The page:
Advocates for Highway and Auto Safety, a Washington D.C.-based organization, recently gave New Jersey a “green” grade—it’s highest ranking—in its annual survey, North Jersey Media Group reported.
The grade, which was awarded to 15 other states and the District of Columbia, was based on New Jersey’s seat belt, motorcycle helmet and child endangerment laws, among others. The state received a “thumbs up” on 11 of the group’s 14 benchmark laws, North Jersey reported.
However, New Jersey still needs a lower blood-alcohol threshold, tougher nighttime driving rules for teens and more supervision of young drivers, the group said.
The picture was not as good nationwide. Alaska, Arkansas, South Dakota and Wyoming were cited as “red” states for their failure to enact laws supported by the group.
“Enacting highway safety laws in state legislatures is beginning to look like a board game,” Jackie Gillan, the group’s vice president, said in a statement. “The winners and losers are American families, but governors and state legislators are playing with their lives. Last year’s state legislative activity can best be characterized by distraction, inaction and retraction.”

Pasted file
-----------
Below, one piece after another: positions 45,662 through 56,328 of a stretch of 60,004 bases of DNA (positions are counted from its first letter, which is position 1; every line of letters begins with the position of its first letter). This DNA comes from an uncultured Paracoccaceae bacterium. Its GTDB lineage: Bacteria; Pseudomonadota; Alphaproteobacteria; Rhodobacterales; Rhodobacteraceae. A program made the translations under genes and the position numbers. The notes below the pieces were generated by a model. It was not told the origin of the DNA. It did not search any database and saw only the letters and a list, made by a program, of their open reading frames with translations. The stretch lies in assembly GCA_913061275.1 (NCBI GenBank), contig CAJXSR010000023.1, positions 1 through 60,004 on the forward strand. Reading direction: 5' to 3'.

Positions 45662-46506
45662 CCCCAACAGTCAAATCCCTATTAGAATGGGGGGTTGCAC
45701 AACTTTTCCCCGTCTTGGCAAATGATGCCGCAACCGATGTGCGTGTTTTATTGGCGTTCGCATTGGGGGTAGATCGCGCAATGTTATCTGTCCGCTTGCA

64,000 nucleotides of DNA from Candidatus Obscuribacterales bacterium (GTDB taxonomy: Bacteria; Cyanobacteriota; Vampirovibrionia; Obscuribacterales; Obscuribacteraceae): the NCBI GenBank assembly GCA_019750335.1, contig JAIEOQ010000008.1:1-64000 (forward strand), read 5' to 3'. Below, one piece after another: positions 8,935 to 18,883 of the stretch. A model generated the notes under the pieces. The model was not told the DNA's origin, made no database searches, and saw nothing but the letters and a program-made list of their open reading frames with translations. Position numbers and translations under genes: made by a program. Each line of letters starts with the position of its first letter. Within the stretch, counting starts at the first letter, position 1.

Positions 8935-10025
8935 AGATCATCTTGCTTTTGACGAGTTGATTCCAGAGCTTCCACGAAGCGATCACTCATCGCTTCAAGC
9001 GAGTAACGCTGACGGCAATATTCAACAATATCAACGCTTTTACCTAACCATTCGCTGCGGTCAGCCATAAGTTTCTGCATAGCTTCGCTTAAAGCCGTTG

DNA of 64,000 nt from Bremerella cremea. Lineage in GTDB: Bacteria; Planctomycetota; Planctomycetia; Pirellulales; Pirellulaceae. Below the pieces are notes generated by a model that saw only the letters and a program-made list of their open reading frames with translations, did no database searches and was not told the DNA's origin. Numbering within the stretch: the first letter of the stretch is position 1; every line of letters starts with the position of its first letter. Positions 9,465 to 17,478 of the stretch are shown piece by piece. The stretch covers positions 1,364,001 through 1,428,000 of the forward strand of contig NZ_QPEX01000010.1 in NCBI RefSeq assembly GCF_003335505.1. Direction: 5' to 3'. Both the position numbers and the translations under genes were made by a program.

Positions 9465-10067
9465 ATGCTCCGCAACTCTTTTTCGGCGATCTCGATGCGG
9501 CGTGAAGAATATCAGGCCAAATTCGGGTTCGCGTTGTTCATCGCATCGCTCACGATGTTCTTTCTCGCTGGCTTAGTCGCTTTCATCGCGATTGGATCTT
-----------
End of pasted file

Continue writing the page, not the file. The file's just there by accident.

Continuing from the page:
A spokeswoman for the New Jersey Department of Transportation said officials there had not yet read the report and could not comment.
Other “green” states include Alabama, California, Georgia, Illinois, Indiana, Louisiana, Maryland, New Mexico, New York, North Carolina, Oklahoma, Oregon, South Carolina, Tennessee and Washington.
“In 2006, with leadership in governors’ mansions and state legislatures across the nation, we will improve on this record to draw a different and safer roadmap next year,” said Alan Maness, associate general counsel for the State Farm Insurance Cos. “Enacting federal and state laws to promote highway and auto safety is an effective strategy to reduce needless deaths and injuries.”